OMAHA, NE.- Joslyn Art Museum
has installed a new bronze work in its Peter Kiewit Foundation Sculpture Garden Magdalena Abakanowiczs Single (1994). A recent gift of Gail and Michael Yanney, Lisa and Bill Roskens, and Mary and Charlie Roskens, the work is the first by Abakanowicz in Joslyns collection.
Born in Falentyn, Poland, in 1930, Abakanowicz (pictured right; pronounced ah-bah-can-oh-vitch ) began making sculptures in the 1950s as a student at the Academy of Fine Arts in Warsaw. She quickly garnered critical acclaim for her fiber-based installations and hanging textiles that reflected on her childhood experiences living in Nazi and Soviet-occupied Poland. In the 1970s, Abakanowicz turned her attention toward the human form. She is perhaps most well-known for portraying headless bodies, which are meant to echo the human inclination to follow charismatic leaders blindly, a phenomenon the artist witnessed first-hand during World War II. When Abakanowicz began to receive commissions to create public art installations, she expanded her materials beyond textiles to include bronze, wood, stone, and clay. Her outdoor projects in recent decades have featured multiple identical figures, all oversized and often positioned in rows, to underscore the widespread dehumanization that accompanies totalitarian political systems. Joslyns new work is a single example of her bronze-cast, headless bodies.
Abakanowiczs work can be found in public collections internationally, including the Museum of Contemporary Art, Chicago; Center for Contemporary Art, Warsaw; Centre Georges Pompidou, Paris; the Israel Museum, Jerusalem; Kemper Museum of Contemporary Art, Kansas City; The Metropolitan Museum of Art, New York; the Museum of Modern Art, New York; National Gallery of Art, Washington, D.C.; the Nasher Sculpture Center, Dallas; and the Stedelijk Museum, Amsterdam; among many others.
Joslyns executive director and CEO Jack Becker noted the significance of the acquisition. We are delighted to add one of Magdalena Abakanowiczs figures to Joslyns collection. A major contemporary sculptor, Abakanowiczs work is unmistakable. Each of her figures is completely unique, but headless, and often gathered together, her works explore themes of quantity, crowds, anonymity, and the countless. The meaning of her work gives viewers much to think about, and we thank Michael and Gail Yanney, Lisa and Bill Roskens, and Mary and Charlie Roskens for this important gift.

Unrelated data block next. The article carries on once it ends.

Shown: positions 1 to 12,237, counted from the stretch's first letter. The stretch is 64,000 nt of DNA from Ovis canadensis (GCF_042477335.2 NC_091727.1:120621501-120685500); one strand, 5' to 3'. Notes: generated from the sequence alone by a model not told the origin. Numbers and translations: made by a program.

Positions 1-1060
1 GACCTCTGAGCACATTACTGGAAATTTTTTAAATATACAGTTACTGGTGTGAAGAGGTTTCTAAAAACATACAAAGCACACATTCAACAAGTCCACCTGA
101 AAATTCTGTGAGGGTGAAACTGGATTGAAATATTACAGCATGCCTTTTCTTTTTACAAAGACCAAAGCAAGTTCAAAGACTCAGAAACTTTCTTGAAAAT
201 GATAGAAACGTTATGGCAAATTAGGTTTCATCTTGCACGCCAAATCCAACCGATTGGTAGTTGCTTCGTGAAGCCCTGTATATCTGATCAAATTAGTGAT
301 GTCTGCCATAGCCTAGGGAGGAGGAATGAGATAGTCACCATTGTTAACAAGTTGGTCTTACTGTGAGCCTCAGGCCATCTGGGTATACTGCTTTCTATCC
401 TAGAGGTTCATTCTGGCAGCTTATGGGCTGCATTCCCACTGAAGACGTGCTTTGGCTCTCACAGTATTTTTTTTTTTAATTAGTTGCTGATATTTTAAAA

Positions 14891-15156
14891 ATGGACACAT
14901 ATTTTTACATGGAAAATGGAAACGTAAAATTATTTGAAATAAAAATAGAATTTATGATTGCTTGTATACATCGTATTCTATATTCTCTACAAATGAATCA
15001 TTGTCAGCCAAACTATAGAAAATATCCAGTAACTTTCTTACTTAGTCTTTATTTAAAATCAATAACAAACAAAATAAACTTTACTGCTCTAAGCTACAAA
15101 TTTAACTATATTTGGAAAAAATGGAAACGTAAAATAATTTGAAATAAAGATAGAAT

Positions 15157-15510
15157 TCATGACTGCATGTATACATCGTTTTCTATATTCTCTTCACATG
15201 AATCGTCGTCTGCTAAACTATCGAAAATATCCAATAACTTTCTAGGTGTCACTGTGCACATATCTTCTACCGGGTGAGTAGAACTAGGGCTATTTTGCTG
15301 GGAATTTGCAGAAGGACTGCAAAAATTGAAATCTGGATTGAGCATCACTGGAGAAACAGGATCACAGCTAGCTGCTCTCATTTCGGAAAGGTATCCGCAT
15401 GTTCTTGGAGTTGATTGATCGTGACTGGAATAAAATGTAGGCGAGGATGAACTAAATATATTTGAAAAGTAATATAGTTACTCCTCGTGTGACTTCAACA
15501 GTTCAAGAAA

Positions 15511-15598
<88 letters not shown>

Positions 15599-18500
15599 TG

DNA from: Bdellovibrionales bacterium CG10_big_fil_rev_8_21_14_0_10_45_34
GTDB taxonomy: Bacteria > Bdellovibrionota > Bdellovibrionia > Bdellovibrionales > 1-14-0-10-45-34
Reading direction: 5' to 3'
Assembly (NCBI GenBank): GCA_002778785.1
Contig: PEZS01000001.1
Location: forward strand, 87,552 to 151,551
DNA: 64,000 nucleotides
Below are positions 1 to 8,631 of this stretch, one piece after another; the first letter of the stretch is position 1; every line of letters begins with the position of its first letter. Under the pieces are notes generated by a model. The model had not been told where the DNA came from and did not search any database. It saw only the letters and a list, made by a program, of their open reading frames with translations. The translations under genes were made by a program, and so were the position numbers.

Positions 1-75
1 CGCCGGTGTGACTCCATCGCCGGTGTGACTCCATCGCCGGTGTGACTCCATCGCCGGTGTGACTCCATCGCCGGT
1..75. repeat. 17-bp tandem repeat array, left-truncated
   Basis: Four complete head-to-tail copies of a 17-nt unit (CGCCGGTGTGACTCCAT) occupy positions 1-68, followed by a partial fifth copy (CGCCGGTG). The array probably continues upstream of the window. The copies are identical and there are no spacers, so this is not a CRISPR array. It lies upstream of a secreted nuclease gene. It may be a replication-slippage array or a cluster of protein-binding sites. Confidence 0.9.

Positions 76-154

Joslyns internationally recognized collection of Western American art has two new additions Albert Bierstadts Indian on Horseback, ca. 187080, and Frank Tenney Johnsons Night on the Oregon Trail, ca. 1930. The two paintings come to the Museum as a gift of Norm W. Waitt, Jr. Both paintings are presently on view in the Lauritzen Gallery (gallery 9) in the Museums Memorial building.
Born in Germany, Albert Bierstadt became one of the most highly regarded landscape painters of the nineteenth century. Desiring to explore new American vistas, Bierstadt accompanied Colonel Frederick W. Landers 1859 railroad survey, following the North Platte River through Nebraska and into the Wind River Mountains. During the Civil War, Bierstadt arranged a second western trip with the writer Fritz Hugh Ludlow, travelling through Colorado, Wyoming, and Utah on their way to northern California and Oregon. Bierstadt seized this territory as his artistic frontier, and was instrumental in shaping the post-Civil War perception of the West. In 1866, he was one of the first visitors to Yosemite, which became the subject of many of his most famous canvases. His sublime panoramas convinced viewers that the far West was still a rugged, primordial world of unaltered pristine beauty, beckoning Americans to a new land of opportunity. Indian on Horseback, with a solitary mounted figure silhouetted against softly-lit mountains, exemplifies the subtlety and careful detail Bierstadt was capable of in his most intimate compositions.
A native of western Iowa, Frank Tenney Johnson studied art and worked as an illustrator in Milwaukee and New York. Hired in 1904 by Field and Stream to illustrate the life of cattlemen in Colorado and New Mexico, Johnson made several trips west and became famous for illustrating the western novels of Zane Grey. Although his paintings employed formal elements borrowed from French and American Impressionism, Johnson is most closely associated with Frederic Remington and Charles Russell through their shared interest in life on the trail and range. Johnson was best known for nocturnal scenes like Night on the Oregon Trail, where he concentrated on the effects of moonlight on form and color, finding a moment of quiet respite in the frantic adventure of life on a wagon train. "It has been my ambitious desire, he once wrote, to record on canvas authentically and with fidelity those events and picturesque phases of life which have given us our romantic western background."